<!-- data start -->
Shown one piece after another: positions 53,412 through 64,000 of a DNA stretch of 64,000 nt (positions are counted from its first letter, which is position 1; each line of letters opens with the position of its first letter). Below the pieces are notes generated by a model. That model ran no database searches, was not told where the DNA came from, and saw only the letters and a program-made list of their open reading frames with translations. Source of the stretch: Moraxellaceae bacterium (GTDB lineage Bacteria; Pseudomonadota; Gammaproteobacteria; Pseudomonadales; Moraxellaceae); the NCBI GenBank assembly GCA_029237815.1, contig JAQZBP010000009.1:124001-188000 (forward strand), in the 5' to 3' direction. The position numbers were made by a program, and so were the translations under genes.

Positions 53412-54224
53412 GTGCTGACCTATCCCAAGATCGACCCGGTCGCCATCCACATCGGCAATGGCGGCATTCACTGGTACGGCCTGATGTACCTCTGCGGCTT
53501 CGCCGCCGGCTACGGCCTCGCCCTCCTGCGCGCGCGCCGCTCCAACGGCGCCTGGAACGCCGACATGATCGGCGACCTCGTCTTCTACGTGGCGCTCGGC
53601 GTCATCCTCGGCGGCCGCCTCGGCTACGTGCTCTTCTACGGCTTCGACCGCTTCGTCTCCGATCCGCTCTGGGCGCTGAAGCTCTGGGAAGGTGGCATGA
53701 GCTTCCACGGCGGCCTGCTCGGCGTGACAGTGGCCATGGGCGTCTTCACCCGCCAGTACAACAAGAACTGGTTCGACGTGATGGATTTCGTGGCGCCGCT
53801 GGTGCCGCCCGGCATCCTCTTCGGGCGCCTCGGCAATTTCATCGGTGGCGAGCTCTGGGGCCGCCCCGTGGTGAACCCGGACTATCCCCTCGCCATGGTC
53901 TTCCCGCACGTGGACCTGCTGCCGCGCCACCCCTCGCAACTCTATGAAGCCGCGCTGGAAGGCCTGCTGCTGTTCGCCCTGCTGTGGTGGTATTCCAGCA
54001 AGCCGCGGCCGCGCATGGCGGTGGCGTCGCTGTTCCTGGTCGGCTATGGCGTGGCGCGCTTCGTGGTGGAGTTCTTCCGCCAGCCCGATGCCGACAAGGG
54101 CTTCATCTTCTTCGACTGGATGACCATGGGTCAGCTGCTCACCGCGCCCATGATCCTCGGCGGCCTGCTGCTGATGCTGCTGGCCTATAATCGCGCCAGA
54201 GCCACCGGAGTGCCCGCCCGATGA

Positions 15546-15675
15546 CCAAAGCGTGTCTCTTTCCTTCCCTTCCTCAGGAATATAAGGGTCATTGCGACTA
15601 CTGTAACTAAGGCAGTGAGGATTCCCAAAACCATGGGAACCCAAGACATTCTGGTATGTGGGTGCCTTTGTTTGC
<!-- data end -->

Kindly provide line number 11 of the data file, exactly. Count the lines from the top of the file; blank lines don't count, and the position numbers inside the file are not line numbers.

54201 GCCACCGGAGTGCCCGCCCGATGA